I came in under that at $2157.

In December I invoiced for $2249.

This is very low for me at this time of year (compared to this time last year where I was commissioned over $11K worth of work).

But I think it’s an indication that things are shifting.

A shift in my business

I love that more and more freelance writers are sharing their income so openly now.

I’ve been sharing what I earn every month for the past four years.

I was initially very reluctant to be so open about money in the beginning, but I’m glad I did.

(And if you want to take a trip down memory lane here’s my first income report from March 2017).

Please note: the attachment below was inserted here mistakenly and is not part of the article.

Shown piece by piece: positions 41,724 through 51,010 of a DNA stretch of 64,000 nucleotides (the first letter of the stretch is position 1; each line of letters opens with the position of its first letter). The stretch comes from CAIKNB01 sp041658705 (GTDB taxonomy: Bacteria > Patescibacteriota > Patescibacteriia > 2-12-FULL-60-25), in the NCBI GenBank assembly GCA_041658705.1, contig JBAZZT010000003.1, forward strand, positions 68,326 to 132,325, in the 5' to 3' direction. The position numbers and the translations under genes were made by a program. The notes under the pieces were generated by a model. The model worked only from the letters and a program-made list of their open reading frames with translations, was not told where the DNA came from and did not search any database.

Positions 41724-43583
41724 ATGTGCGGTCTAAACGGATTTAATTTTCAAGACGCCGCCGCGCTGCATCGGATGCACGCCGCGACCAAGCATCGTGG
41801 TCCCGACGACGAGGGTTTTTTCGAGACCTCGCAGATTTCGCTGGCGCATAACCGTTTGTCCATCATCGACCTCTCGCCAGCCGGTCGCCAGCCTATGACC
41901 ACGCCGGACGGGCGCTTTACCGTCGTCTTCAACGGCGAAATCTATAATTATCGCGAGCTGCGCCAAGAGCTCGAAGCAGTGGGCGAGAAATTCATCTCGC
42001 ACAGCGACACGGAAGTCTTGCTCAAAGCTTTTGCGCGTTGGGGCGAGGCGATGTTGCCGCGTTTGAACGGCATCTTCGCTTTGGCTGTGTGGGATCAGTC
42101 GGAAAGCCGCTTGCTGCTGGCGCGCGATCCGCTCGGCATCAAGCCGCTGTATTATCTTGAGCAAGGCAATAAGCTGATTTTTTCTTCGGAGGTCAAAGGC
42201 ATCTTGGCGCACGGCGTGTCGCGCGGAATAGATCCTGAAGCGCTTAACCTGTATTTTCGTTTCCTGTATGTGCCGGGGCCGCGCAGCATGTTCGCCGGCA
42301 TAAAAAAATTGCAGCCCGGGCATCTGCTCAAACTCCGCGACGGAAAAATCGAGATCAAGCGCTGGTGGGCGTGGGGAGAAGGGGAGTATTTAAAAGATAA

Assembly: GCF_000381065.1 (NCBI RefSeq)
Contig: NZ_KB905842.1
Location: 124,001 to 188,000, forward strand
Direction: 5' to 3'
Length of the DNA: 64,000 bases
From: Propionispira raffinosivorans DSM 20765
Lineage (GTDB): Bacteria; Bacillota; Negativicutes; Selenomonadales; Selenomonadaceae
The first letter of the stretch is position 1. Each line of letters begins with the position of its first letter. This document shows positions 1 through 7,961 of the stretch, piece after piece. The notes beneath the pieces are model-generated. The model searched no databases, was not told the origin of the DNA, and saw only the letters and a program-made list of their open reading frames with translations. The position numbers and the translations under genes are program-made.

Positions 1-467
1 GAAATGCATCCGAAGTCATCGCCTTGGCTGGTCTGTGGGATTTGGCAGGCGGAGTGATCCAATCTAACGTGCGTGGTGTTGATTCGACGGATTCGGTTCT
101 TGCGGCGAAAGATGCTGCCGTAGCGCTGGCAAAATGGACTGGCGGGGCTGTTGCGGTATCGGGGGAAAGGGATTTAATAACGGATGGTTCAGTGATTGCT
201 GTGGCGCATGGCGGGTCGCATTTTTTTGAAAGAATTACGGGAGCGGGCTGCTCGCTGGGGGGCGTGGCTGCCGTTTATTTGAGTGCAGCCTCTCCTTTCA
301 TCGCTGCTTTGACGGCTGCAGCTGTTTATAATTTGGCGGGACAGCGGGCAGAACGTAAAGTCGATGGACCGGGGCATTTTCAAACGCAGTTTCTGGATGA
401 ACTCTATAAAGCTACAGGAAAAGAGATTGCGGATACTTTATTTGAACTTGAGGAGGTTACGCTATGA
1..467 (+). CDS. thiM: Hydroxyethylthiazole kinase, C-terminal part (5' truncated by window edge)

I can’t tell you how many freelancers have told me that they’ve doubled or tripled their income simply by knowing that it’s possible to earn over $100K a year.

It’s been incredibly encouraging to see loads of freelancers sharing how they’ve earned money this year.

Check out the hashtag #freelancepie on Twitter – which I think was started by the legendary UK-based Sian Meades-Williams of Freelance Writing Jobs.

My income for 2020

As you’ll see from my income report for 2020 below, my income has truly diversified this year.

When I started this blog in 2017 to detail what it was like building up to full time freelancing (and subsequently hitting $100K each year) I had no idea what it would become.

I’ve written over 200 blog posts, I’ve coached over 100 writers (a service I no longer offer) and this year I’ve launched Write Earn Thrive – an online course that helps writers boost their income by landing high-paying clients.

And next year I can’t wait to launch my foundations of freelance writing course [although I might need a snappier title, eh?]